BACKGROUND OF THE INVENTION
1. Field of the Invention
The invention relates generally to the field of network services. More particularly, the present invention relates to a technique for locating a point of ingress, or injection point, of a foreign, or unwanted, signal in a network. Further, by locating a point of ingress, or injection point, of a foreign signal in a network, a site of potential egress, or signal leakage, is located.
2. Background of the Art
In the field of network services, there is much concern about both ingress of foreign signals and egress of transmission signals. Egress, or signal leakage, must be monitored and kept to a minimum to avoid interference with atmospheric signals using the same frequencies. Ingress, or interference, involves an outside signal coupled to an actual signal in the network, distorting the actual signal being transmitted. Ingress and egress can represent major costs to network operators and it is necessary to be able to locate and correct the ingress/egress point in the network in order to provide quality network communication.
For example, in networks including Very high-rate Digital Subscriber Lines (VDSL) operating on twisted pair networks, interference may occur when energy from another service, such as, for example, T1 or ADSL or FCC licensed services, appears as in-band energy to the victim line. Interference may also result from distortion caused by non-linearities within a home translating energy from out-of-band signals into the VDSL band. In cable TV networks, impairments in the network such as flaws in cable joints and connections, cracks, and loose cable shields serve as points of ingress and egress.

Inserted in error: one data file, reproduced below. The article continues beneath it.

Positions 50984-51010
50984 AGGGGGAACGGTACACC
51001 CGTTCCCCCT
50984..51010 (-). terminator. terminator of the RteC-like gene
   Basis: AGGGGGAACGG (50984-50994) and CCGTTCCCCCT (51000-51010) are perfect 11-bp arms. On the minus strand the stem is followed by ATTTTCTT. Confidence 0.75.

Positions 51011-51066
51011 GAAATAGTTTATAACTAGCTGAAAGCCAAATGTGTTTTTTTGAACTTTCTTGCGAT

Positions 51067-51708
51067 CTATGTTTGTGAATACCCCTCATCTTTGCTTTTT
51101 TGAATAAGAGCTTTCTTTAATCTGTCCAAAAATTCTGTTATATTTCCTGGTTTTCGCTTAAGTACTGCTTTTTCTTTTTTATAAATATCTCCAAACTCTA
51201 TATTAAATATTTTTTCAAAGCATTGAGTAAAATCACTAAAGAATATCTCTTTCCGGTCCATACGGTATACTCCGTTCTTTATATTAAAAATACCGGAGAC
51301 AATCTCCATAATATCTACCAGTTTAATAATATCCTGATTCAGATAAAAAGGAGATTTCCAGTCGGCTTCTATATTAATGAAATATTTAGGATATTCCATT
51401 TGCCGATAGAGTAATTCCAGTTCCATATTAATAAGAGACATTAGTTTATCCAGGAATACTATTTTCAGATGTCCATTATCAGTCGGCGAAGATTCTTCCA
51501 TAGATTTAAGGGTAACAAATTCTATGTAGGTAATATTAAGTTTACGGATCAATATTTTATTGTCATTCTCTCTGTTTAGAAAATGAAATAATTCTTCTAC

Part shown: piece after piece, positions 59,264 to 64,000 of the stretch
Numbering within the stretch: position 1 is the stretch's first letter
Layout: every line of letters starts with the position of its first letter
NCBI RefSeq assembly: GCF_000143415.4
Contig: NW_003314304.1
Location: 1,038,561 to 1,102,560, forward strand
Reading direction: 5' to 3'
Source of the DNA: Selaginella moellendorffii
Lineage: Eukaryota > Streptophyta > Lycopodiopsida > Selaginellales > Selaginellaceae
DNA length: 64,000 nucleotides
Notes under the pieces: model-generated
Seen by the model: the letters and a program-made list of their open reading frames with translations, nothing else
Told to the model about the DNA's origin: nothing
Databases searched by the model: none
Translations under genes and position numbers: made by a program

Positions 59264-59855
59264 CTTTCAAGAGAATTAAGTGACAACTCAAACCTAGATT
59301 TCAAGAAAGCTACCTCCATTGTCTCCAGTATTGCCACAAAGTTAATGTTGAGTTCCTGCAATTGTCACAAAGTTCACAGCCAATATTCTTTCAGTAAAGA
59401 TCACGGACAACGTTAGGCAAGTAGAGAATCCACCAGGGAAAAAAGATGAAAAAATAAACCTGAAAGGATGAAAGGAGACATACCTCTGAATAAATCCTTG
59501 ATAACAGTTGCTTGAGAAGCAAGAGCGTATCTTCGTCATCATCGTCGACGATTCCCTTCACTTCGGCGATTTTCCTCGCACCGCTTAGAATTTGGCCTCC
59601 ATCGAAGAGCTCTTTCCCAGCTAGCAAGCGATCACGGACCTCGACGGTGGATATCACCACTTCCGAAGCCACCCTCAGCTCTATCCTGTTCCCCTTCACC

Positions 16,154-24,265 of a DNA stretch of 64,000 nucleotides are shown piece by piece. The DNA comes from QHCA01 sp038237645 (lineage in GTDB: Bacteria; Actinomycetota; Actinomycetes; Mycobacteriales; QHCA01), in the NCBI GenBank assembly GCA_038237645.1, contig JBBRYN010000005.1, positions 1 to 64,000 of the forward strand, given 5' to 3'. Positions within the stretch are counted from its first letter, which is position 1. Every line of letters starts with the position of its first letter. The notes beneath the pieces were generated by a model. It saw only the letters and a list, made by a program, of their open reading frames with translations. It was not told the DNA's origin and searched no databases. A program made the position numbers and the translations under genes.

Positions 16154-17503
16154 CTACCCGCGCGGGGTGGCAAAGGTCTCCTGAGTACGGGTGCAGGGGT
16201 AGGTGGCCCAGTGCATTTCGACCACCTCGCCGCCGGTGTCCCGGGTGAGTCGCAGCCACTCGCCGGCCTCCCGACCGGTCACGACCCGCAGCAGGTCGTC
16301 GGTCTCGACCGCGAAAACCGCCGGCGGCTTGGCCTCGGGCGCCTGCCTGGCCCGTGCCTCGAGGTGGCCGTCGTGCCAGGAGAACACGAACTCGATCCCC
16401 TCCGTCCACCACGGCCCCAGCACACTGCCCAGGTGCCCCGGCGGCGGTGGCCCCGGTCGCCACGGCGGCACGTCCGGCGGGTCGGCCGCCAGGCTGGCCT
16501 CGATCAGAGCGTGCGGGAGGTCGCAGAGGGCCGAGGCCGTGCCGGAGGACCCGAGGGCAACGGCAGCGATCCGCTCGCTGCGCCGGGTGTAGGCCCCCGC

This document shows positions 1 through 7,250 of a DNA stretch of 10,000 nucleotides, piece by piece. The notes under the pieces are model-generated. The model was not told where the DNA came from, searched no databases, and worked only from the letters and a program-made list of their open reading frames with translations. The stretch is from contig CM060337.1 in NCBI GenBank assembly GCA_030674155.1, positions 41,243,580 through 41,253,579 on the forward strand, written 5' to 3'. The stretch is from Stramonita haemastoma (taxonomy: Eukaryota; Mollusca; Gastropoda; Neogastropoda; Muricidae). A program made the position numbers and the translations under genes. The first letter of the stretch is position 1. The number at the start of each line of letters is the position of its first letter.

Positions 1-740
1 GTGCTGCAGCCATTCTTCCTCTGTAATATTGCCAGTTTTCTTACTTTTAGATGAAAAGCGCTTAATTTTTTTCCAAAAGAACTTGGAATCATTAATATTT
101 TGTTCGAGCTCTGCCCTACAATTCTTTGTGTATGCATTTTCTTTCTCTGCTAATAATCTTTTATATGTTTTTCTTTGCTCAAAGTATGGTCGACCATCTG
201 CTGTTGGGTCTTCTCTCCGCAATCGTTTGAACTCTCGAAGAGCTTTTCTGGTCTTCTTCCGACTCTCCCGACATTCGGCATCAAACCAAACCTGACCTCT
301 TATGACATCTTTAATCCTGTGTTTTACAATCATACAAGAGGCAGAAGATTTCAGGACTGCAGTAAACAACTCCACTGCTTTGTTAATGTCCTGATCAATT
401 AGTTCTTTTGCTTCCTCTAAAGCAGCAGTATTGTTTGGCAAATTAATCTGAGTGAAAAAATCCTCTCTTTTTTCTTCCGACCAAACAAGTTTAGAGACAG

Locating the point of ingress/egress, however, is not an easy task. Very often, the signals themselves are noise-like in nature, covering many MHz of bandwidth, and thus causing difficulty in identifying the signals. One scheme suggested to assist with signal identification is the use of a distinctive signature. This suggestion, however, poses a significant disadvantage, as only part of the signal strength available in the original signal is provided by the signal bearing the distinctive signature. In addition, data-carrying capacity may be diminished if the signature is in the signaling band.
In the case of cable TV networks, ingress and egress have conventionally been measured using field strength meters tuned to specific channels, as allocated by the FCC, for monitoring. These meters are typically not extremely sensitive or reliable, being limited in their detector bandwidth to several kHz. Many of these meters also do not permit discrimination between different foreign signals and injection points in a network. In order to discriminate, some meter systems modulate the signal in a cable with a tag, which is then demodulated and used to identify the leakage. Furthermore, the use of these systems is often time-consuming. An alternative practice is to measure ingress to a network and then selectively and systematically remove segments of the network until the ingress is eliminated. This procedure necessarily involves undesirable disruption of communication over the network.
It should be understood that any point where ingress occurs is a potential point of egress, and vice versa. Because it is frequently an easier task to identify ingress into a system, the testing for egress may be prompted by monitoring ingress. Locating the source of ingress/egress often involves testing and locating the point of egress of a signal carried by the transmission cable. In locating this point, an ingress point has also been located.
Further, it should be understood that a method and system for estimating a location of an injection point of foreign signals in a network is not limited to use with VDSL or cable TV networks, but is instead applicable to communication networks in general. As noted above, in determining an injection point of foreign signals, it is understood that a potential egress site has also been located.